Tuesday, August 4, 2015

Swift Justice
Negroes Lynched in Mississippi

Rape is a horrible crime. All perpetrators should be fully prosecuted under the law. Justice in this case was swift, without a trial, and no jury of peers, which is what I wish they had.

Negroes Lynched in Mississippi
Brookhaven, Miss, Aug 22 - The three negroes, Dick Cooper, Anthony Grant and Silas Johnson, who, at 3 o'clock on Sunday morning last, forcibly entered the residence of Mrs. Burnley and violated her person, were taken from the jail at 4 o'clock this evening and hung by the citizens, about 1,000 of who were present. Johnson was captured on Sunday. The other two were captured at Trenton, brought here this morning and lodged in jail. They confessed their guilt on the gallows.

Alton Telegraph, 27 August 1874, Page 2

Maria Burnley was the wife of Edwin Burnley, who owned Somerset Plantation. Edwin's daughters, Edwina Burnley and Bertha Burnley Ricketts, wrote the memoir describing their family and their childhood at Somerset plantation, near Hazlehurst, Copiah County, MS. Their father, Edwin Burnley (b. 1798), moved to Mississippi from Virginia in 1832 and married Maria Louisa Baxter (1820-1907) of Persippany, N.J., in 1852. The couple married in 1852, together they had five daughters: Jean, Hardenia, Fannie, Bertha, and Edwina.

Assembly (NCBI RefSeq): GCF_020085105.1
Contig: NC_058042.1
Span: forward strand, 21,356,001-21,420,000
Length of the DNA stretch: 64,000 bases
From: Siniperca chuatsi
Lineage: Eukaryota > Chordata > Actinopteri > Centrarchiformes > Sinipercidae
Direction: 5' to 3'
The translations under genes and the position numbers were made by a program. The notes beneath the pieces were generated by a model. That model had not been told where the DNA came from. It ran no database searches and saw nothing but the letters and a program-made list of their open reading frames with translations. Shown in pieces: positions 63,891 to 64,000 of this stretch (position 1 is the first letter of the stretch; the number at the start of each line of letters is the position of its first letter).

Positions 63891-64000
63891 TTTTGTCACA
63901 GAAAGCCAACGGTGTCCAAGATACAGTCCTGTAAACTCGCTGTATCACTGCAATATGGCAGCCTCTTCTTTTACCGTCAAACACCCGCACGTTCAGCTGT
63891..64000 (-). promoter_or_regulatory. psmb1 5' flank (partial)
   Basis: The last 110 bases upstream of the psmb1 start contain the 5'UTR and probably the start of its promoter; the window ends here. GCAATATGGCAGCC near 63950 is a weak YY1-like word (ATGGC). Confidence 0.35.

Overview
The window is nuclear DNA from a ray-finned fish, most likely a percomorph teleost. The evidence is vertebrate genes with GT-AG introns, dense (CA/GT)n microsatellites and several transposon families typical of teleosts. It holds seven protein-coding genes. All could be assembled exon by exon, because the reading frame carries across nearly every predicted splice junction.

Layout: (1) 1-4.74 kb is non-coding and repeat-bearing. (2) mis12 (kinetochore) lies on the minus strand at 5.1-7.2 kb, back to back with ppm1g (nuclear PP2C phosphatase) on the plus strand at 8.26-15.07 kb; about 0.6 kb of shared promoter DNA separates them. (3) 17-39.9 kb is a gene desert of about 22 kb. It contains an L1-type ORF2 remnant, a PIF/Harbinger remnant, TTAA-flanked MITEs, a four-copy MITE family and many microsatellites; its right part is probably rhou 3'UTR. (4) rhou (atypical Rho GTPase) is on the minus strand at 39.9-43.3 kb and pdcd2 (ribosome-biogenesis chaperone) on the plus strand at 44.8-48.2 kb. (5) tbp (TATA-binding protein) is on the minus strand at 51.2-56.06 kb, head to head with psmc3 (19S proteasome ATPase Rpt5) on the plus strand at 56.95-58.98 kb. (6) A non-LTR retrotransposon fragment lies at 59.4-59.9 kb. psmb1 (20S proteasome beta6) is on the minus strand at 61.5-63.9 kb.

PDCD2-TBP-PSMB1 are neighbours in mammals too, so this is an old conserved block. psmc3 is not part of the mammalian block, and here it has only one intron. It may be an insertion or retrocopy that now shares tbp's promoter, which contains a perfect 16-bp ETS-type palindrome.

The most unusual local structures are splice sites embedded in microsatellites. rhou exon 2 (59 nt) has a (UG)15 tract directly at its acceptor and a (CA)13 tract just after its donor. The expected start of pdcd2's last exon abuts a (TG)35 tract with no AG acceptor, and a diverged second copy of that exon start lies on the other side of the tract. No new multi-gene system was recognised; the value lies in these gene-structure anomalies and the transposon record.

Newspaper Article Detailing the Crime

How is Somerset connected to my family?
Virgina Williams/Taylor was a slave of Somerset. She married John T Demyers, my 2nd great grandmother Alice Demyers Overton Usher's brother. The Burnley family also owned an Overton family whose connection to my 2nd great grandfather, Dave Brown Overton, is unclear.


  1. Especially since they may not have been guilty. A lynch mob probably isn't the best bunch to talk about confessions.

  2. Guilty or not, they knew once they were identified as the perps, it was over.

  3. And agonizingly, it still is. The Mississippi Innocence Project has done some good work in getting wrongly convicted released, but it is a drop in a very big bucket.

    1. A bias justice system produces innocent convicts and they are need of the good work of The Mississippi Innocence Project.

    2. Needed all over this country.